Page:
Deacon Bill Scheyd was worried that he might not make it to his ordination Mass at St. Augustine Cathedral in Bridgeport. His car was slipping and sliding as he made his way to become a priest, but he made it, and the diocese has been greatly blessed ever since.

On Sunday, February 8, at St. Aloysius Church in New Canaan, Msgr. Bill Scheyd celebrated his 50th anniversary Mass as a priest, to the great joy of hundreds of people in attendance, including clergy, religious, family, friends and parishioners.

The church was packed for the regularly scheduled 11:30 am Mass that served as the anniversary liturgy, but this was no ordinary Sunday parish Mass. In attendance were 13 concelebrating priests; 3 choirs; 6 altar-servers; 2 deacons; 1 Cardinal; 1 Bishop; a harpist, a percussionist and a horn section. This was grand liturgy!
 

In his remarks before the final blessing, Cardinal Egan said, "In Msgr. Scheyd we have all been blessed with a great priest." In response, the entire congregation stood and gave Msgr. Scheyd a lengthy standing ovation.

Bishop Caggiano explained to the congregation that when he first arrived in the diocese, Msgr. Scheyd gently took him aside and said, "Bishop, whatever you need, I¹m here to help you." This was an assurance that gave the newly minted Bishop of Bridgeport great comfort.

Msgr. William Joseph Scheyd, born and raised in Bridgeport, has been Vicar General for four successive bishops in the Diocese of Bridgeport. Cardinal Egan mused that such a feat must be some kind of record.
 

When he was thirteen years old, Bill Scheyd was among the throngs of Catholic school-children who greeted the first Bishop of Bridgeport, Lawrence J. Shehan, at the Bridgeport train station. This was 1953, when the Diocese of Bridgeport was formed from the Archdiocese of Hartford.

Msgr. Scheyd¹s 50 years as a priest have nearly spanned the life of the diocese. Cardinal Egan quipped that we should all mark our calendars now for Msgr.'s 75th anniversary celebration, to be held in 2040. Msgr. Scheyd replied that he would be delighted to have the Cardinal attend his 75th!

During his homily, Msgr. Scheyd partly attributed his lengthy career and perseverance to genetics. "My father worked in the same company for 46 years,² he said. In truth, Msgr. stated, ³Without Jesus Christ we can do nothing." He explained that this Mass was an act of thanksgiving to God.

"I am grateful to God," Msgr. said, adding that he is also grateful to all who have helped him serve 50 years as a priest, many of whom were present.
 

"Trying to imitate Jesus Christ is a great challenge," he said. "You all have been for me the strength and support which has brought me to this day." He also thanked his special and powerful patron, St. Joseph (from whom he received his middle name).

After the Mass, all were invited to a reception in the church hall where a beautiful cake was inscribed with a message that summed up the day: "50 and counting! Thank you!"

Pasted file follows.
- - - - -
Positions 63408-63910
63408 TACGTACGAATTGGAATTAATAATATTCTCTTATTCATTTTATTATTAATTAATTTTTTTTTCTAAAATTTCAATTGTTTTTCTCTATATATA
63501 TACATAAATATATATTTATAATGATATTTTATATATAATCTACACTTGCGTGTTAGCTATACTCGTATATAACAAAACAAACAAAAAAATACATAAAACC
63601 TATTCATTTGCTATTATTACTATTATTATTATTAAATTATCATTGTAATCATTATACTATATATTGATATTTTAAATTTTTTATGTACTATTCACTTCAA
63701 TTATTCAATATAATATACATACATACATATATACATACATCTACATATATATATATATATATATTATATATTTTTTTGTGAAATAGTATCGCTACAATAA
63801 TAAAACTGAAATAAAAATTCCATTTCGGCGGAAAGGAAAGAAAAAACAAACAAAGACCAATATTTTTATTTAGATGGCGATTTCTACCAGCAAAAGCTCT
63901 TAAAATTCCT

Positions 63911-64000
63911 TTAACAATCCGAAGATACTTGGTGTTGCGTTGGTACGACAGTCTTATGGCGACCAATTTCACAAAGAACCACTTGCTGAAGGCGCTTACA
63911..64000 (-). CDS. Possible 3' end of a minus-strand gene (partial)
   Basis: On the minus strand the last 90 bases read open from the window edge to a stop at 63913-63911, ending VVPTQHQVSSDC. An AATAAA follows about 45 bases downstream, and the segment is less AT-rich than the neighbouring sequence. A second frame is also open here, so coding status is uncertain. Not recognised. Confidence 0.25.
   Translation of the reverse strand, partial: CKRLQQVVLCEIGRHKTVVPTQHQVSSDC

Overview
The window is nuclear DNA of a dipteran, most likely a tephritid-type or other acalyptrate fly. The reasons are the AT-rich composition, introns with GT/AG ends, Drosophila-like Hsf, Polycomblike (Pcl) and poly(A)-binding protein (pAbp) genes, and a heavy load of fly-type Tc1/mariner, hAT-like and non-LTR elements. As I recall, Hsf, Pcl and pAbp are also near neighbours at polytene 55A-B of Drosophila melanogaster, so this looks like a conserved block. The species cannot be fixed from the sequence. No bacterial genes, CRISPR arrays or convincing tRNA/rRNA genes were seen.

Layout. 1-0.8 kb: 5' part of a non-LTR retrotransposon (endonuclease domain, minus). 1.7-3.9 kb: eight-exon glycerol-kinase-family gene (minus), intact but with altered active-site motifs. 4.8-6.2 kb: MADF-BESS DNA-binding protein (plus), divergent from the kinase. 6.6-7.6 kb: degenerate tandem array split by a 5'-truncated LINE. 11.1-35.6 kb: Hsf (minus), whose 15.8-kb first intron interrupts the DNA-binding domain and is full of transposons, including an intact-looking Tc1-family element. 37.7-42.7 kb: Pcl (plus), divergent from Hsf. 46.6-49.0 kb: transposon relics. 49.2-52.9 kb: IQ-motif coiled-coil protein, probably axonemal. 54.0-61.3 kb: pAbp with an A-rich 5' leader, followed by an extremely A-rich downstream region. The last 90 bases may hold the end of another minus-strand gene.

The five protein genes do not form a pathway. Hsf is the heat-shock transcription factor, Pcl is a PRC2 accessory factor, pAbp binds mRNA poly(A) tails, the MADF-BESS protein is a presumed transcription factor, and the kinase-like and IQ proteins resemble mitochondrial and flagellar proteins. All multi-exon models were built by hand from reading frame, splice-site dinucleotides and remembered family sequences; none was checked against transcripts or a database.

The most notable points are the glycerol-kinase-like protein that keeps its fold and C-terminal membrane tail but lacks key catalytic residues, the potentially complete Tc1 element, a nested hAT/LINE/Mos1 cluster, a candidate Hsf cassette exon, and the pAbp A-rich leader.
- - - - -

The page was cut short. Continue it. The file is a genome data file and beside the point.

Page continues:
What return can I make to the Lord for all His goodness to me? I will raise up the cup of salvation and call on the Name of the Lord. I will pay my vows to the Lord in the presence of all His people. (Psalm 116: 12-14)


Synod pivots toward solutions
| February 07, 2015


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TRUMBULL—Nearly 350 delegates to Synod 2014 turned to solutions at the Third General Session today when they voted to approve the final pastoral and temporal challenges in the ongoing renewal of the Catholic Church in Fairfield County.




The adoption of the five global challenges followed months of study by Synod delegates, consultative meetings held throughout the diocese and listening sessions with the laity that began last spring. In all, the Diocese received nearly 4000 comments, ideas and suggestions to help the Church make changes and plan for the future.

Describing the discernment as “divine chaos,” Bishop Caggiano thanked delegates for their humility and willingness to compromise as they reached consensus on the major challenges facing the church.

“The process was a bit messy, but when we approach things in a way that is too neat, clean and organized, we cut out the divine chaos which is the power of grace,” he said.

The Bishop asked the delegates to think of the final challenges as the prism by which they can see the many themes of the Synod. “It is an idea of where we should begin, but we’re not leaving anything behind,” he said.

While challenges on Catholic Social Teaching, Stewardship, and Building Faith Communities did not make the final cut, the Bishop assured delegates who worked on the issues that they would be incorporated into the five challenges.

Using a digital voting system, the delegates approved the following global challenges for action:

  • Every Catholic is called to “fully conscious, and active participation” (Sacrosanctum Concilium 14) in the worship life of the Church.
  • There is a need to strengthen and support family life and empower and assist parents to be the primary teachers of the Catholic Faith. (Family Life)
  • We must create concrete plans for evangelization in, with and through our parishes, schools, ecclesial movements, and communities. 
  • There is a need to continually call, form, and support clergy, religious, and laity in active leadership roles in the life of the Church. (Leadership)
  • We must renew the ministry of faith formation throughout our Diocese, leading each person to a deepening relationship with the Lord Jesus in and through His Church. (Catechesis and Education)